Gemstone Mining Techniques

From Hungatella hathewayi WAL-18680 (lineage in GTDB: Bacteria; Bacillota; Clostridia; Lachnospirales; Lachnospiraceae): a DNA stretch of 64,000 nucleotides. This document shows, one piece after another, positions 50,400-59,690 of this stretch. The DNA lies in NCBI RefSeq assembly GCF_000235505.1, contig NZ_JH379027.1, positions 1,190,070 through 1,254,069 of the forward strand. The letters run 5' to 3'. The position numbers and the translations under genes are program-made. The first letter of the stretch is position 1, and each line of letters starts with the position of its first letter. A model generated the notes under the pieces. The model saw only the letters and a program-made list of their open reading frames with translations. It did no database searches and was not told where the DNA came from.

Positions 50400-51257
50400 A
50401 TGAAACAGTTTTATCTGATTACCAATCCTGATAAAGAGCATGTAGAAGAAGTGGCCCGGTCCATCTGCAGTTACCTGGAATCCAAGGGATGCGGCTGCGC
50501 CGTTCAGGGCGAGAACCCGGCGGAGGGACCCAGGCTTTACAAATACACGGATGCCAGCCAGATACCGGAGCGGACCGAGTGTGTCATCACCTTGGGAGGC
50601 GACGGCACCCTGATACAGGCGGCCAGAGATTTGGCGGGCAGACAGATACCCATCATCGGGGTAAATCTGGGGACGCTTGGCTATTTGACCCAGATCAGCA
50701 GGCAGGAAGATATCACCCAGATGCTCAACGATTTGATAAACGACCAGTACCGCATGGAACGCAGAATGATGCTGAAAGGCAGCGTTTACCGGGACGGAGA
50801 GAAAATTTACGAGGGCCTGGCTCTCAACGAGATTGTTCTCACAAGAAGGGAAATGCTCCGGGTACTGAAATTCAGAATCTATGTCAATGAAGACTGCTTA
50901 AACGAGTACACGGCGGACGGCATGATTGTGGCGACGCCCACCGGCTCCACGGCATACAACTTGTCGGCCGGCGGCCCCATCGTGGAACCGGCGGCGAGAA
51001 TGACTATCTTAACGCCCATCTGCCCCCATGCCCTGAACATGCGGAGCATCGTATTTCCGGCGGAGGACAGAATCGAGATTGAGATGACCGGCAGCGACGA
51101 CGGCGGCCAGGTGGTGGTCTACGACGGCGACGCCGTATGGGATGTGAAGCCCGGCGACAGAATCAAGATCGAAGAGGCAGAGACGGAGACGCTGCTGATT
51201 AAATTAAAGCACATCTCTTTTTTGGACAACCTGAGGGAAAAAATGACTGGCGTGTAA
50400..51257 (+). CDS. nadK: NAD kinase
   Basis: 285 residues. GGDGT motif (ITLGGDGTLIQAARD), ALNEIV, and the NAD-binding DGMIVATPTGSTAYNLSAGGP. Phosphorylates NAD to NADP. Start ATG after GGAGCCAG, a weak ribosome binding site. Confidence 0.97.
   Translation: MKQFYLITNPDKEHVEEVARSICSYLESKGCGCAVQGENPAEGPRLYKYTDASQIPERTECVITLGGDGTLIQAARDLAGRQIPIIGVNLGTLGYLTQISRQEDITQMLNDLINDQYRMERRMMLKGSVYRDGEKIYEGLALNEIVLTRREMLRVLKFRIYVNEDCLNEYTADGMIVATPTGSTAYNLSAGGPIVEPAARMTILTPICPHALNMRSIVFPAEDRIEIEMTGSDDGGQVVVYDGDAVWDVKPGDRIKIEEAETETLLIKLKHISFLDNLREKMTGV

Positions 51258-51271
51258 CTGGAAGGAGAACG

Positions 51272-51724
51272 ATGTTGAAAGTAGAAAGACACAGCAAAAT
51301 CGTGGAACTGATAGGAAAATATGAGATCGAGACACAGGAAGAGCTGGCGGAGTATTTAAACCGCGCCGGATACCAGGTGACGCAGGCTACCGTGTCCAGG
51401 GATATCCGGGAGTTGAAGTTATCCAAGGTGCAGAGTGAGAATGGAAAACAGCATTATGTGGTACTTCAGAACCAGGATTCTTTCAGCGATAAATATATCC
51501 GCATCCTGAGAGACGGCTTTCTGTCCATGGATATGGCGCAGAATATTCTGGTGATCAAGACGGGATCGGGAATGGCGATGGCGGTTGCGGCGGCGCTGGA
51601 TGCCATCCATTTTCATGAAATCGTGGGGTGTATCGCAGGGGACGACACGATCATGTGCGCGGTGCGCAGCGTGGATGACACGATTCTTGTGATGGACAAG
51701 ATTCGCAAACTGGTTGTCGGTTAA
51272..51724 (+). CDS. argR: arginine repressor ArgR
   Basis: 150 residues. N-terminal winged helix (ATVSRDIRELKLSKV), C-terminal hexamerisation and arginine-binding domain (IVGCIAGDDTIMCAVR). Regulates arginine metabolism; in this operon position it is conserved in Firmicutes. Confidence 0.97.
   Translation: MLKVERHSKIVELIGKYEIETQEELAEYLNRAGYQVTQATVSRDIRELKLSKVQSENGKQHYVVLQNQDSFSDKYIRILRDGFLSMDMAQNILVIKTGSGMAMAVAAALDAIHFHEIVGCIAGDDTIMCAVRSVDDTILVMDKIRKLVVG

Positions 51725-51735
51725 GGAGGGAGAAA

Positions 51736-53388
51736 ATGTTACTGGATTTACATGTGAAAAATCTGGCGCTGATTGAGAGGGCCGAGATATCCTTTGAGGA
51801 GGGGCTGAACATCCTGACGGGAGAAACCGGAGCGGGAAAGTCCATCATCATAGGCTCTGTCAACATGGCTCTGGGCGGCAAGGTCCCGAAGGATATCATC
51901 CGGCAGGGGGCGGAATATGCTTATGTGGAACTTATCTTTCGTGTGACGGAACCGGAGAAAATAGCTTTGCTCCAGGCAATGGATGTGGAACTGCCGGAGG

The mining techniques adopted to extract gemstones invariably reflect the nature of the deposit: primary deposits (in hard rocks, worked underground or in open pits) and secondary deposits (found in sedimentary, soft-rock, placers). The mineralogy of a gem dictates the type of geological environment in which it can be found. The necessary chemical ingre­dients, temperatures, and pressures were required in order to allow gems to grow. This means that the rocks and placers hosting gemiferous resources vary widely. Whereas important emerald sources all constitute primary deposits, ruby, sap­phire, spinel, and other gems can often be found in secondary alluvial deposits. Considering that miners fol­low tectonic structures, the geology of gem deposits is central to subsequent extraction methods and intrinsic to the environmental consequences that can potentially arise. A notable difference be­tween primary and secondary deposit is the use of explosives in the former but not the latter. This means that different regula­tory approaches may be required.